By Steve Gelsi
It’s been either an ugly week or a fantastic week for WeWork co-founder Adam Neumann, depending on who’s doing the talking.
For Neumann, his new residential real estate company called Flow drew a hefty valuation of $1 billion and a $350 million venture capital investment from high profile tech investor Marc Andreessen of a16z, also known as Andreessen Horowitz. That’s the fantastic part, for him.
The ugliness comes from the view that WeWork, a provider of flexible work space, was a hot mess when it canceled its initial public offering in 2019 and Neumann got pushed out of the company.
To understand the comments, it’s helpful to know some of the key facts around WeWork, Flow, Neumann and Marc Andreessen.
Another high profile tech investor, Softbank Group (OTC:SFTBY) (TKS:JP:9984) had poured $18.5 billion into WeWork, an executive at the company said in 2019. At one point, WeWork had a private company valuation of $47 billion.
At last check, WeWork’s market cap is now $3.8 billion, after it went public in late 2021 at a $9 billion valuation. Its stock price has weakened to below $5 a share now from a high of about $13 shortly after its debut.
For his part, Neumann made at least $1 billion from WeWork including the sale of $500 million of WeWork stock by himself and another WeWork co-founder. He also made $200 million in consulting and other fees from Softbank Group and the sale of an additional $578 million in stock to Softbank, according to the Wall Street Journal.
Comments on the flameout of WeWork, Adam Neumann’s reputation, and whether Andreessen was being smart or dumb by investing in Flow swirled around social media this week.
“I don’t get the hate for Adam Neumann,” said @paulbiggar on Twitter. “He’s about to burn $350m that was funding endless crypto scams. The man is doing god’s work. A true comrade.”
“If Adam Neumann can raise $350 million in a venture bear market, you can ask for that 8% raise to keep up with inflation,” said @litcapital
“Still kind of amazing that Adam Neumann became a billionaire in the process of turning $22 billion of invested capital into $4 billion of market value,” said @Noahpinion .
Some compared Neumann to Elizabeth Holmes, the former Silicon Valley darling and Theranos co-founder who was convicted in January of two counts of wire fraud and two counts of conspiracy to commit fraud in connection with product claims she made for the company’s blood analysis device.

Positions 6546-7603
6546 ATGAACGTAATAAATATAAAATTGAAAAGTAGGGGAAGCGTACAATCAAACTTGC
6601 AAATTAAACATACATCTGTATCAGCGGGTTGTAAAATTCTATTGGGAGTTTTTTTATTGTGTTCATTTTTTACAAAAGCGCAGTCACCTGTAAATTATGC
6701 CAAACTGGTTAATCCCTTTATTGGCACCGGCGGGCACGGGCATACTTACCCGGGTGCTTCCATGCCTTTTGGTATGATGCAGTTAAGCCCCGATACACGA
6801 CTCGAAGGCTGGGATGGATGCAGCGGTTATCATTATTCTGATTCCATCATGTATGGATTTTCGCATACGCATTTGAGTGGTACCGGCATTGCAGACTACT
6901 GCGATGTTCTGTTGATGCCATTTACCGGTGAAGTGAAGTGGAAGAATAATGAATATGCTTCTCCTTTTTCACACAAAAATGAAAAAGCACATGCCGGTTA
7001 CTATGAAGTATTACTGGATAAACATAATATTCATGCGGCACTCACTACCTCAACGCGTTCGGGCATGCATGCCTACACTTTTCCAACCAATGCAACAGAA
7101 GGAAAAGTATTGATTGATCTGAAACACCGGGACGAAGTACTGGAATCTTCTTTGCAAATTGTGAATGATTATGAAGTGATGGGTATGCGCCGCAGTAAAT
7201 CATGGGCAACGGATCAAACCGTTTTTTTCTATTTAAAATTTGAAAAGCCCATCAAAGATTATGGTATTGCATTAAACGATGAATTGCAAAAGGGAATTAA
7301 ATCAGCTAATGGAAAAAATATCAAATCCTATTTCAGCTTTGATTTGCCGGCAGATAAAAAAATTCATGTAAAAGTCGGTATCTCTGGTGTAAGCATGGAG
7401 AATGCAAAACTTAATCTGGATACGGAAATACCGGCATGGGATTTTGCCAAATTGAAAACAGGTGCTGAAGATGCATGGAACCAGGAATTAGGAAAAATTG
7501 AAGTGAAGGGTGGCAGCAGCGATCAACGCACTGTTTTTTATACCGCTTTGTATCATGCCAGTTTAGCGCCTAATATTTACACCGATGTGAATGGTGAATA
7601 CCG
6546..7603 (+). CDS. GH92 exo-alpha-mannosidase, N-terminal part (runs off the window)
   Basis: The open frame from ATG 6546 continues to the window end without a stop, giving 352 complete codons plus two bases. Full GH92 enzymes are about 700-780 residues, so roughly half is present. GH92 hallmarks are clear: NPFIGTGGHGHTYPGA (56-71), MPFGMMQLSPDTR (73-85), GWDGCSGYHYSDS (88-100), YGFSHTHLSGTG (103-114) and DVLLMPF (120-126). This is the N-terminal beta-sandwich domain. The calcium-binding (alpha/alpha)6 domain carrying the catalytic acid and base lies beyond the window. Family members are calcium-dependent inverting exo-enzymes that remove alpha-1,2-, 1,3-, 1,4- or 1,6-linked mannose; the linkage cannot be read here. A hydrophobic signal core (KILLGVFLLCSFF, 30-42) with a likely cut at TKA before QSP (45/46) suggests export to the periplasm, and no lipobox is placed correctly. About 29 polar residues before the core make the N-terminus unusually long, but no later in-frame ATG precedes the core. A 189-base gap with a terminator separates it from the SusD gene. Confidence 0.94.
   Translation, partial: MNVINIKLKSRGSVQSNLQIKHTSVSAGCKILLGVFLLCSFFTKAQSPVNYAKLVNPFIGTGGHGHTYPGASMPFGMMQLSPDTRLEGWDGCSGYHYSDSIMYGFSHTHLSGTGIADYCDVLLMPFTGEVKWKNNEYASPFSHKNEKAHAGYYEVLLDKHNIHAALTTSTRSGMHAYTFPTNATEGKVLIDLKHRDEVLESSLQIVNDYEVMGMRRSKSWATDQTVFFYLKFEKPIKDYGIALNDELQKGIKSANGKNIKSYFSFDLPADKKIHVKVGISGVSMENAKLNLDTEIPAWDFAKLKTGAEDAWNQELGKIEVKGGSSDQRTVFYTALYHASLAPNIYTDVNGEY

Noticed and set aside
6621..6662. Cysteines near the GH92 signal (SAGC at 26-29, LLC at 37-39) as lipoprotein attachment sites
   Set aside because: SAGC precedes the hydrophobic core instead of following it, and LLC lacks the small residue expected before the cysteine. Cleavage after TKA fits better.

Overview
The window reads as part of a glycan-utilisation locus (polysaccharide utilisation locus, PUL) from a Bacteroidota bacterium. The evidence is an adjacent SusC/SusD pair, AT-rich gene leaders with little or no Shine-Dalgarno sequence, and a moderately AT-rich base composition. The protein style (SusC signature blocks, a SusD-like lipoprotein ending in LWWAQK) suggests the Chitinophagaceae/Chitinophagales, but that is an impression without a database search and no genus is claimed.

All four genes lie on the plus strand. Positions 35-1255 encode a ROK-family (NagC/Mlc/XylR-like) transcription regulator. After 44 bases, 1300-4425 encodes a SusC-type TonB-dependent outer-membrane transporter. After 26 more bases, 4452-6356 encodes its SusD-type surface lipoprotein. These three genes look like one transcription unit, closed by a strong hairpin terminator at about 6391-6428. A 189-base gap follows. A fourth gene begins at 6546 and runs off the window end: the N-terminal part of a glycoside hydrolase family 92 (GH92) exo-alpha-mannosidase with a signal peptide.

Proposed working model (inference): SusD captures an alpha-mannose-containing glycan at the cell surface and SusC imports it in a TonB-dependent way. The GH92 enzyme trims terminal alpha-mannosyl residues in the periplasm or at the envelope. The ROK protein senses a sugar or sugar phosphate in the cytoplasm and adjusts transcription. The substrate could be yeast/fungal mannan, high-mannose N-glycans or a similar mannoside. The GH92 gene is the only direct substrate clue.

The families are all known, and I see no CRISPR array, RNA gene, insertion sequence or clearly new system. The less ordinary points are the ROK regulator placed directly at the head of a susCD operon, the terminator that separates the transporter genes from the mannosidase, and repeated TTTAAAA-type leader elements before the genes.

“Elizabeth Holmes, founder of Theranos, lost investors $1 billion. She faces up to 20 years in prison. Adam Neumann, founder of WeWork, lost investors $11 billion. He then raised $350 million for his next startup,” said @fintwit_news .
However, @kalavros said comparisons to Holmes are not valid because Neumann gave life to a billion-dollar company and that losing billions in valuation is not a crime, while healthcare fraud is.
Others reacted to the fact that Neumann drew a big venture check as a white male while other startups led by women and people of color have trouble raising capital. “There’s no way in hell that my Black ass would be given more than one chance, let alone as many as this particular mediocre, unremarkable white dude has been given,” said @KimCrayton1 . “He lost BILLIONS and is still enabled in losing more.”
LinkedIn comments also drew responses from professionals in the business.
“Who’s gonna be the hero and be the first person to give a woman $350M in funding with a $1B valuation for a business that doesn’t exist yet?” said Ashley Louise , CEO of Ladies Get Paid.
Other media outlets joined the fray with bold headlines:
Adam Neumann’s $350 million comeback is a “slap in the face” to female founders and founders of color, Fortune magazine proclaimed .
Silicon Valley’s handing of $350 million to a WeWork co-founder is a sign of a VC apocalypse, Insider said .
Neither Neumann nor Andreessen provided additional comment after being contacted by MarketWatch.
Hints of Neumann’s new business, Flow, emerged in January, when the Wall Street Journal reported that Neumann had acquired stakes in 4,000 apartments valued at $1 billion.